March 13, 2013 at 10:31 AM

Twinkle, Twinkle, Little Comet pan-STARRS Within View

In Santa Fe it is possible to see stars and other night sky features that the average American may never have seen

By Karen Denison

At Home Outdoors

Karen Denison is owner of Outspire Hiking and Snowshoeing guide service, a former biologist, and a shameless admirer of the outdoors.

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Crescent moon and comet pan-STARRS Photo: Courtesy of Terry Taddeucci, taken from Frank Ortiz Park, Santa Fe, March 12, 2013

Although the quality of sunlight and the clarity of the daytime skies are what most people notice about our area, the nighttime skies are just as remarkable. 

On a visit to remote Argentina a few years ago, my husband and I were treated to the night skies of the southern hemisphere. The stars were bright, numerous and for us shockingly unfamiliar in their patterns.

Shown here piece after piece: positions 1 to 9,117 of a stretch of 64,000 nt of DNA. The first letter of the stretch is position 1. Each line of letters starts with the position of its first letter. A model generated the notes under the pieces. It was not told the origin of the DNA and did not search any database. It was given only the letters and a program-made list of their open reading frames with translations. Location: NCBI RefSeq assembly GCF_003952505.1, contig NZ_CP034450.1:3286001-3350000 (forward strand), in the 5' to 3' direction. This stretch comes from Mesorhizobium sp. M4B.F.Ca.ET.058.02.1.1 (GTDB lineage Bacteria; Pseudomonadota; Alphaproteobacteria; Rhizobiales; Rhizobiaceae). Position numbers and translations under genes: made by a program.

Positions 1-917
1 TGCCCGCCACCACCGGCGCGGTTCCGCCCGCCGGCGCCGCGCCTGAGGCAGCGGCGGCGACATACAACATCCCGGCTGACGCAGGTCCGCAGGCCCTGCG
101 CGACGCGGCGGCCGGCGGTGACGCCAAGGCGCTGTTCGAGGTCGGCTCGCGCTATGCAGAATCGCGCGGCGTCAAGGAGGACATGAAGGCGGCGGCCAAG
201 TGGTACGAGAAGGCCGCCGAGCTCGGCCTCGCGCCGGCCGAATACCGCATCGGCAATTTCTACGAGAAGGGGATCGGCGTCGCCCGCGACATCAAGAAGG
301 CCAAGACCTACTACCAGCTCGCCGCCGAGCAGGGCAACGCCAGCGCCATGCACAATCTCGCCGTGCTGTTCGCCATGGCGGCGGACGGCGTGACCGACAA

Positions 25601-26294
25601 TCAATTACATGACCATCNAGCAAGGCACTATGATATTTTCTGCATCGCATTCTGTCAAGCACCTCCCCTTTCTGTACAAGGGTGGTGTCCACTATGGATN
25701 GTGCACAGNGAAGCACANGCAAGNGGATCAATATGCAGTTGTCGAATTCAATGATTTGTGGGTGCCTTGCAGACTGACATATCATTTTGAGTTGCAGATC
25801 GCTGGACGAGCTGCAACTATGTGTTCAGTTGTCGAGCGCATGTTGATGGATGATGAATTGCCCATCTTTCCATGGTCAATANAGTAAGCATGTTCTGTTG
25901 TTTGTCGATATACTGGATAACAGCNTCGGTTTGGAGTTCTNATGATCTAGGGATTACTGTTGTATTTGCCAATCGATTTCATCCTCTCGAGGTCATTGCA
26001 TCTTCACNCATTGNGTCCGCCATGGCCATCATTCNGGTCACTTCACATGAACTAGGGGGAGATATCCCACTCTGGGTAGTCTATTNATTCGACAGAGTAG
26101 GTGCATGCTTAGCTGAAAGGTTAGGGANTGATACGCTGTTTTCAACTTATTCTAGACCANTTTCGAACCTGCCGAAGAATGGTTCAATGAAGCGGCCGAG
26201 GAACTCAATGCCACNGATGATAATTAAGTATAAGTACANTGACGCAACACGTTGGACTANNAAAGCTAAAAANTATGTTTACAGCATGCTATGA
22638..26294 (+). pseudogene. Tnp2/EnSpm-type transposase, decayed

But what wasn't so unfamiliar was the clarity of the sky. Even here in Santa Fe, within minutes of downtown, it is possible to see stars and other night sky features that the average American may never have seen because of pollution either by chemicals or lights. Most folks in the U.S., for instance, have never seen the Milky Way. But for us here in northern New Mexico, it shines brightly. At least for the time being....

Light pollution is eating away at our dark night skies. Almost every street light and every porch light spreads light upward as well as where it was intended. This nibbles away at our ability to see the skies.

There are measures in place to help protect our views, and you can do your part, too. Before you install your next outdoor light, please check the links to find night-sky-friendly lighting guidelines.

http://sfct.org/skies/dark-skies-resources

And be sure to look up the next time you're outside on a clear night!

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